Wednesday, 13 October 1993
Dáil Éireann Debate
The Taoiseach: It is proposed to take Nos. 6 and 7. It is also proposed, notwithstanding anything in Standing Orders, that Private Members' Business shall be No. 13 and the proceedings thereon shall be brought to a conclusion at 8.30 p.m. tonight.
Mr. J. Bruton: I welcome the Government's initiative in seeking a meeting with Mr. Jim Molyneaux, Leader of the Official Unionist Party and the fact that the Government is taking action in this area. Arising from questions last week on this matter, when does the Taoiseach consider it will be possible to have a debate in the House on Northern Ireland issues?
Mr. J. Bruton: I realise that but I am sure the Taoiseach would like to be forthcoming. We have had several requests for debates which have been admitted. There is no subject more important in terms of lives than that of Northern  Ireland. The House should debate the issue and I am sure the Government would wish it to be debated.
Proinsias De Rossa: At Question Time we also sought this information and the Taoiseach refused to give it. It would be appropriate at this stage if the Taoiseach would indicate when he intends to have a debate on Northern Ireland. It is time the Government clarified what the policy is.
Mr. J. Bruton: I do not wish to be unduly persistent but it is important that some procedure should exist and perhaps the Government would consider amending Standing Orders to allow us request a debate on a subject of this importance, such as Northern Ireland. Would the Taoiseach consider that?
The Taoiseach: I appreciate the approach Opposition parties are taking to this delicate process in which we are engaged, but I do not regard it as appropriate to have a discussion now on this subject. I do not believe it would be helpful at this time to have a debate on Northern Ireland as the process in which we are engaged is delicate. It is a difficult time and I hope the House will bear with us in our strategy.
Miss Harney: I do not necessarily disagree with the Taoiseach but he is asking too much if he will not brief Opposition Leaders privately on developments on Northern Ireland. This is my first request to him in this position.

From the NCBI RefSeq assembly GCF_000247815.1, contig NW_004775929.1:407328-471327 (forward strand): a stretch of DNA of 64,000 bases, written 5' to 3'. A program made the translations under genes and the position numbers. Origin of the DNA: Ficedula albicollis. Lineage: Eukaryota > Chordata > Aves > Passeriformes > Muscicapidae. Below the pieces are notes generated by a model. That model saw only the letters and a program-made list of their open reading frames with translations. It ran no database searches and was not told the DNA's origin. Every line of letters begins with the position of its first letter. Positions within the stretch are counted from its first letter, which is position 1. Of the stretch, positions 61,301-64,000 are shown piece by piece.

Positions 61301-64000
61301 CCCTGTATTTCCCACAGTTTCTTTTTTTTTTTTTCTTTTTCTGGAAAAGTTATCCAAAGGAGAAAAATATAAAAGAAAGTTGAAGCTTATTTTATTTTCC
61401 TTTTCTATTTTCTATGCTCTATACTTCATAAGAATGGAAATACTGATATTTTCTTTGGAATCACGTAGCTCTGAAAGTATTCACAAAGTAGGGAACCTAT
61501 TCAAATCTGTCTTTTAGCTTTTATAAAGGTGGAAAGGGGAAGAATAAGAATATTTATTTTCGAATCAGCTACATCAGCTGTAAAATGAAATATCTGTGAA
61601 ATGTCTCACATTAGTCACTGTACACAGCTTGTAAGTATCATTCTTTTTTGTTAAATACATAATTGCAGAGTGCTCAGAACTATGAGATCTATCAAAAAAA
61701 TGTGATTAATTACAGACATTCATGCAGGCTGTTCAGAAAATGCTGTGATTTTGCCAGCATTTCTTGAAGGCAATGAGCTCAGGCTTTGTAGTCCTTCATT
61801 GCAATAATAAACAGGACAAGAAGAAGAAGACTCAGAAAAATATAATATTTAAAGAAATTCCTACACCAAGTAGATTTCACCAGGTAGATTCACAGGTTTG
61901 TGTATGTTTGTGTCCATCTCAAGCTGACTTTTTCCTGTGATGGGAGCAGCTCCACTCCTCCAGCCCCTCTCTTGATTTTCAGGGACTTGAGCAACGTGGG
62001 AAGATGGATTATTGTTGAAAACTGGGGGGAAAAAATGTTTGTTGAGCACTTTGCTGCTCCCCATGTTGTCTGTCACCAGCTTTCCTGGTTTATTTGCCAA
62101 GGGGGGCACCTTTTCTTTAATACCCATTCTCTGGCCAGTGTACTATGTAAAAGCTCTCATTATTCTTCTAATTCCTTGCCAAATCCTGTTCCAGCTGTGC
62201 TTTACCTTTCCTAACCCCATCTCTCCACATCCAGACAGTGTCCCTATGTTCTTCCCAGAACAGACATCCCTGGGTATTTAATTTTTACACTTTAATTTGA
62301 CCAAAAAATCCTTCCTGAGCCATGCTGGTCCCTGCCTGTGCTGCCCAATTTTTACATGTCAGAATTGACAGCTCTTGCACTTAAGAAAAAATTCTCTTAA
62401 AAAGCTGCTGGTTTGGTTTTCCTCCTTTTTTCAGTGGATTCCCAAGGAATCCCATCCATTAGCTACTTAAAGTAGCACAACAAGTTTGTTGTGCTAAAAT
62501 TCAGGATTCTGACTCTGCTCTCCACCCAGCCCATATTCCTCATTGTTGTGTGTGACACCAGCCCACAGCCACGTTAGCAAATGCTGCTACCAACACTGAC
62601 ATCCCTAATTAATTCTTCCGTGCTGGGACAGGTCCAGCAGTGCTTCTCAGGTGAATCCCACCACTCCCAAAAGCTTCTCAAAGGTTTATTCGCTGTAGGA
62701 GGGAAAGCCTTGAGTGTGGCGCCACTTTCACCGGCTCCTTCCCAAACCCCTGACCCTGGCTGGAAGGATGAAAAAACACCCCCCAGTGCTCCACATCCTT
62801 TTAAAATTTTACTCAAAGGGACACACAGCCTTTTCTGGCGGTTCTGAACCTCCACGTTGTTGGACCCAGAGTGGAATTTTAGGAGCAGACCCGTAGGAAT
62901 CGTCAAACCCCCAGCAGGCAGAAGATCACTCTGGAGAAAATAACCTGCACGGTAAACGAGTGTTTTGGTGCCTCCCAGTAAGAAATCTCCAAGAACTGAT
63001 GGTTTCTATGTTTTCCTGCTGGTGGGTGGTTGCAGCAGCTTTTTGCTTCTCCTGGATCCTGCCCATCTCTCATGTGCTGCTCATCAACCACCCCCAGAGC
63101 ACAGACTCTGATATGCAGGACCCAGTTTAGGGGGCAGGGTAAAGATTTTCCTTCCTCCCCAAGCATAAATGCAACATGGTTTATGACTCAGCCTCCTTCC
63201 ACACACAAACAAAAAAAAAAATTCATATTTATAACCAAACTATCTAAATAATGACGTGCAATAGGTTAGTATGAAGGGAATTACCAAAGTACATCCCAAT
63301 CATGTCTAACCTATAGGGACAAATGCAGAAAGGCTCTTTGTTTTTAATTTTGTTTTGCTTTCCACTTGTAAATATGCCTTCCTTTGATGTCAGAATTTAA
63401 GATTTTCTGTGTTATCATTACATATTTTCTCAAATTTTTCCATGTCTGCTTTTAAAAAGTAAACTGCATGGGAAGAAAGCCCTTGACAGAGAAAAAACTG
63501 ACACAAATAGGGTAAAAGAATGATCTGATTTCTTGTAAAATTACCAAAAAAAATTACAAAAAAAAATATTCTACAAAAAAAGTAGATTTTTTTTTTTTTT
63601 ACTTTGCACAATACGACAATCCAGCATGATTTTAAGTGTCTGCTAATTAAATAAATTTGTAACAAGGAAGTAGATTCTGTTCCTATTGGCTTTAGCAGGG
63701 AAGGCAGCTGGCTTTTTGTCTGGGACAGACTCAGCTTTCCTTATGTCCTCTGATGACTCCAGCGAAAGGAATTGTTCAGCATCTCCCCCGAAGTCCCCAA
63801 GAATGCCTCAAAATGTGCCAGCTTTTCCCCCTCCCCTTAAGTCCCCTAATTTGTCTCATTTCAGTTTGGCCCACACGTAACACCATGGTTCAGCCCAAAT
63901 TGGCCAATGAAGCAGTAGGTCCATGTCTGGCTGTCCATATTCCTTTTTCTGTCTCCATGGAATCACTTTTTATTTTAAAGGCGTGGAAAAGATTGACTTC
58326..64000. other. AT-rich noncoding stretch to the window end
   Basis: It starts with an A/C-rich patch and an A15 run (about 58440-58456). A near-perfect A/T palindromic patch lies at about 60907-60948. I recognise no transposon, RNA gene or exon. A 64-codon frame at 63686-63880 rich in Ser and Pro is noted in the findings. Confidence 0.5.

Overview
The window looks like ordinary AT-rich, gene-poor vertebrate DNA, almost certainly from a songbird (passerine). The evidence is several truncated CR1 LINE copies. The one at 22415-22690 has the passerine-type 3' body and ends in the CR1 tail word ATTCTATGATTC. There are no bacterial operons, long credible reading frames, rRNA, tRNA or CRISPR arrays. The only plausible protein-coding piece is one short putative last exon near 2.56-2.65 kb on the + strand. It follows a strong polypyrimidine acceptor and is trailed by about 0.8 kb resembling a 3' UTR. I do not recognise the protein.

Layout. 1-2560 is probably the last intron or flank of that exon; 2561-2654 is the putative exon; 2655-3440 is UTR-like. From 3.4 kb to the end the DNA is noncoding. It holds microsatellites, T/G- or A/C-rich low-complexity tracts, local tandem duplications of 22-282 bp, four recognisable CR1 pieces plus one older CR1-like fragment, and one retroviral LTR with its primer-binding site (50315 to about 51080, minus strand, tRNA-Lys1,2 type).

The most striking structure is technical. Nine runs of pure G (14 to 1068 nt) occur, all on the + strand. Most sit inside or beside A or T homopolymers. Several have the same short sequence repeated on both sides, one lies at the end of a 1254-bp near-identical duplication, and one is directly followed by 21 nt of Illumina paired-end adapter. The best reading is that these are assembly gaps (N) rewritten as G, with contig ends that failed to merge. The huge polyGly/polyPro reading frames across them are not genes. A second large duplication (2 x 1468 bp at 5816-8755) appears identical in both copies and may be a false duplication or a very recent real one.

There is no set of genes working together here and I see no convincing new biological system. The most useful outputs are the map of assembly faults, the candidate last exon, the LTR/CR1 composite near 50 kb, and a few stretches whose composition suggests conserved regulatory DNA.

Mr. Dukes: The Taoiseach and members of the Government should stop fooling themselves. The Seanad is debating the Opsahl Commission report, which was compiled by a group of people with  no axe to grind who went around the country and Northern Ireland and spoke to a wide variety of people about this issue. Many people talked to them in public.
Mr. Rabbitte: Having regard to the published schedule of legislation, has the Taoiseach made any provision for the bringing forward of legislative proposals to give effect to the likely findings of the tribunal of inquiry into the beef industry? Has he had discussions with the Tánaiste about a joint Government response to this major event and is any preparation being made by the Government to deal with the matter legislatively?
Mr. Gilmore: Will the Taoiseach or the Minister for the Environment indicate when local government legislation on the establishment of the three new county councils in Dublin, which is due to take effect from 1 January, will be taken in the House?
Mr. R. Bruton: When will the Bill be introduced to give privilege to witnesses appearing before Oireachtas committees? In the interim will the Taoiseach consider giving committees, such as the Enterprise and Employment Committee which is now examining the Glackin report, at least the authority to call witnesses, pending the final tidying up of the status of witnesses?
Mr. R. Bruton: I asked for an indication of time. This is of the essence since this report has been the subject of three meetings of that committee and the committee is effectively blocked from making further progress.
Mr. J. Bruton: On 11 March the Government promised legislation to give a statutory basis to the rights of mentally handicapped people not to be the victims of discrimination as provided in its Programme for Government. Why has the Minister for Equality and Law Reform omitted this legislation from his priority items for this session?
The Taoiseach: Work has commenced on the preparation of this Bill. Because it is not absolutely certain when it will be published, it was not on the list. If it is ready it will be added to the list and the fact that it is not already there does not preclude it from being published this session.
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